Vestibular Syndrome

What is it?
Vestibular Syndrome isa disease commonly seen in the older dogsin which they lose their sense of balance. Their ability to coordinate movement is also impaired. The vestibular systemof the dogconsists of part of the inner ear called the semi-circular canals and regions of the brain that process the sense of balance. As it is more common in older dogs, it is sometimes also called Geriatric Vestibular Syndrome.
Vestibular Syndrome, The Signs
There is sudden loss of balance in many dogs and they are not able toeven stand up. The common symptoms are circling, falling, vomiting, nystagmus (rhythmic eye motion), tilting of the head and uncoordinated body movements.  Dogs may be nauseous from the "sea sickness" effect of vestibular disease. At first, the symptoms may be subtle, almost unnoticeable to the owner. The drunken staggers and vomiting may lead the owners to think that their pet has been poisoned. Slowly, the owner sees an apparently healthy dog fall over, try to get up, fall over again and then wander around if it is willing to make the effort to walk, but staggering like a drunken sailor. Most dogs do not eat or drink unless hand fed or given water by hand as their fine motor movements are impaired. Sometimes the signs are confused with stroke even.
Whatare thecauses of Vestibular Syndrome?
It is thought that this syndrome occurs because of the inflammation of the nerves connecting the inner portion of the earand the cerebellum, where balance is controlled. A history of chronic ear infections increases the chance of development of the vestibular syndrome. Other common causes can be hypothyroidism, toxicity of some drugs kept in the ear, cancer or encephalitis. However, in most casesthe cause is not knownand hence referred as Idiopathic Vestibular Syndrome.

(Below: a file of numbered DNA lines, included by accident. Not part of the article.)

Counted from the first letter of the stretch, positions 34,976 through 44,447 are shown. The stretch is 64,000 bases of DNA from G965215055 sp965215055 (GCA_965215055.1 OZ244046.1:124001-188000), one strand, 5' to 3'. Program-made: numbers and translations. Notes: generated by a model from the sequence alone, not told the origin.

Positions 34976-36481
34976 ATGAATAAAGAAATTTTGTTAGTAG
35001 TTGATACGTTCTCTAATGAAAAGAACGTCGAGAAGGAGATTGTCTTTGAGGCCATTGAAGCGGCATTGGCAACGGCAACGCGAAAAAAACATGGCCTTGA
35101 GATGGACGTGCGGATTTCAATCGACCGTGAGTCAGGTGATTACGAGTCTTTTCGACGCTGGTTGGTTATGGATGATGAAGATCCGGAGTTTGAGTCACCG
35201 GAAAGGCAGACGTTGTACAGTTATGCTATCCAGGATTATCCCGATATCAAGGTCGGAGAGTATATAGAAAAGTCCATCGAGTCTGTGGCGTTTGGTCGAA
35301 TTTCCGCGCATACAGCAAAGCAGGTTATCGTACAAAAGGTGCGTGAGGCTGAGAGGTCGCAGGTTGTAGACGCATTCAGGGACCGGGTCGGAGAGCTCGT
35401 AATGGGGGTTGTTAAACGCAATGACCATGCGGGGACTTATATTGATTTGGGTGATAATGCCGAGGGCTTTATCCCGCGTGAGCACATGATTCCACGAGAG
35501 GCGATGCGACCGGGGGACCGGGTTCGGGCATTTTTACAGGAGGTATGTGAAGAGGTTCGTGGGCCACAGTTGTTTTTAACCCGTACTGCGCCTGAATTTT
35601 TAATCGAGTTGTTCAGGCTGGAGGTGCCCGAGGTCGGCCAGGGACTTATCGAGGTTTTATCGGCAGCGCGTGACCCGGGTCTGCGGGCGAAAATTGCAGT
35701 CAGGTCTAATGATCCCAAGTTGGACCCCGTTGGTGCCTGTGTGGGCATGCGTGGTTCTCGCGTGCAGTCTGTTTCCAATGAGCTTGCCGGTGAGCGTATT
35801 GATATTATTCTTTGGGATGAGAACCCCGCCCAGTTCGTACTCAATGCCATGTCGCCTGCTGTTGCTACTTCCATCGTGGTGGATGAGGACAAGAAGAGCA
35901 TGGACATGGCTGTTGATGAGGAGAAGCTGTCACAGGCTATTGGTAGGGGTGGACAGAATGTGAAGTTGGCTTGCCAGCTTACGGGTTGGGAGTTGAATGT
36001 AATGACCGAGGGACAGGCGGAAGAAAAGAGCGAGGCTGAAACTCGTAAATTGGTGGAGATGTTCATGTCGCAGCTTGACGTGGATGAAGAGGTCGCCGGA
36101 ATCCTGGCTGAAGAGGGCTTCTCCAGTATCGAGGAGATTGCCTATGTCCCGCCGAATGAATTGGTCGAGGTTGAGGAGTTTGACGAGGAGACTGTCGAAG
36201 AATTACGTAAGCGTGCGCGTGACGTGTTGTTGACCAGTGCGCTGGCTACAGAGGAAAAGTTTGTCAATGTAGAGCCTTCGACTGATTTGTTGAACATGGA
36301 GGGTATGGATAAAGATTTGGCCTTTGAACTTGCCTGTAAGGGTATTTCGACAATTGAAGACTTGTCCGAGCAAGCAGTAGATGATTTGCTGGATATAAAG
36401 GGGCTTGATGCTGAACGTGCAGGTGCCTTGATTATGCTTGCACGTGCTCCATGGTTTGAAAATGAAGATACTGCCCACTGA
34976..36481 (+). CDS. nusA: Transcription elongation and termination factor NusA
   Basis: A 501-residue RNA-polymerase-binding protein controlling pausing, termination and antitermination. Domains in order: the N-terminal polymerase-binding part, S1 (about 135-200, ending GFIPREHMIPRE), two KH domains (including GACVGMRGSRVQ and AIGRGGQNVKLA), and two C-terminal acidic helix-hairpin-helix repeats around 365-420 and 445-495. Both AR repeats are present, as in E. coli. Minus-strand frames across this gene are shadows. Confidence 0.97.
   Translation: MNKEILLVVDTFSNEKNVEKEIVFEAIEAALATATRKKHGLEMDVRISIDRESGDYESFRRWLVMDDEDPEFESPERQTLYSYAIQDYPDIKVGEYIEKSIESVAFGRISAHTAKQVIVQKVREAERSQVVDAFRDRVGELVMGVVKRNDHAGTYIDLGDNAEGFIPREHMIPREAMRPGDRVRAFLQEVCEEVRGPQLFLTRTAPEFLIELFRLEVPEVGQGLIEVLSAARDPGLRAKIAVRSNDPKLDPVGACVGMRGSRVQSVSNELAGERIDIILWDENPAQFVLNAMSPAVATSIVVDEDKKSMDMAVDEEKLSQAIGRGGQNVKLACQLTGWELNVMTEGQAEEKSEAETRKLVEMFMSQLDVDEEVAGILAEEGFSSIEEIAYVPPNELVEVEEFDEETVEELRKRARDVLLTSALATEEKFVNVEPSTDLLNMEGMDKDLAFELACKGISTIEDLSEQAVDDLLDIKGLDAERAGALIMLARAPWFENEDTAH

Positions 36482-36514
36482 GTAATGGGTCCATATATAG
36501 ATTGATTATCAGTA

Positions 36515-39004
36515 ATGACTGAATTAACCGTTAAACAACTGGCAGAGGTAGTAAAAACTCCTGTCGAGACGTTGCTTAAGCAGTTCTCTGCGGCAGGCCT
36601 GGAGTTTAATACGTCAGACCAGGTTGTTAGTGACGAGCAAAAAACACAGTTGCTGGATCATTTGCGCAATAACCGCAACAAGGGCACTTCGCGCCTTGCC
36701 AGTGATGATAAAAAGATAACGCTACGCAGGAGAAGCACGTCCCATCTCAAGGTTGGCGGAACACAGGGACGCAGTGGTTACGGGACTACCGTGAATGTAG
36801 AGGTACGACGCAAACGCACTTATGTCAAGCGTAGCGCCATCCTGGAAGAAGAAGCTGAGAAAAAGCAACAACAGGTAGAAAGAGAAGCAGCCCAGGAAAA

How serious is it?
Usually the prognosis is very good for full recovery. However,  it can be different ifother parts of the brainareaffected at the same time. Generally, if the dog can  recognize its owner and is  partly aware ofthe surroundings, it will recover eventually;although they may not have the coordination to eat normally. As long as the dogs are well nursed throughoutthe duration of the condition, almost all dogs recover. Some dogs do have relapses but most do not.
What is the treatment ofvestibular disease?
Treat the underlying cause, if any. Routine treatment includes the administration of intravenous fluids and electrolytes. The vets generally give drugs for motion sickness like Meclizine. The vets also give supplements like Cholodin tablets, or pain killers like Rimadyl or steroids like Winstrol V in some cases. No treatment can hasten the recovery, but medications can only makethe recovery period more comfortable.Antibiotics can be given if there is a history of infection. In most cases recovery occurs with time, but nursing is very important during this phase. One of the most common causes of treatment failure is not treating long enough.


This pet health article is for reference only.

If your pet is showing any symptoms or distress, and you suspect your pet is ill CONTACT YOUR VET IMMEDIATELY.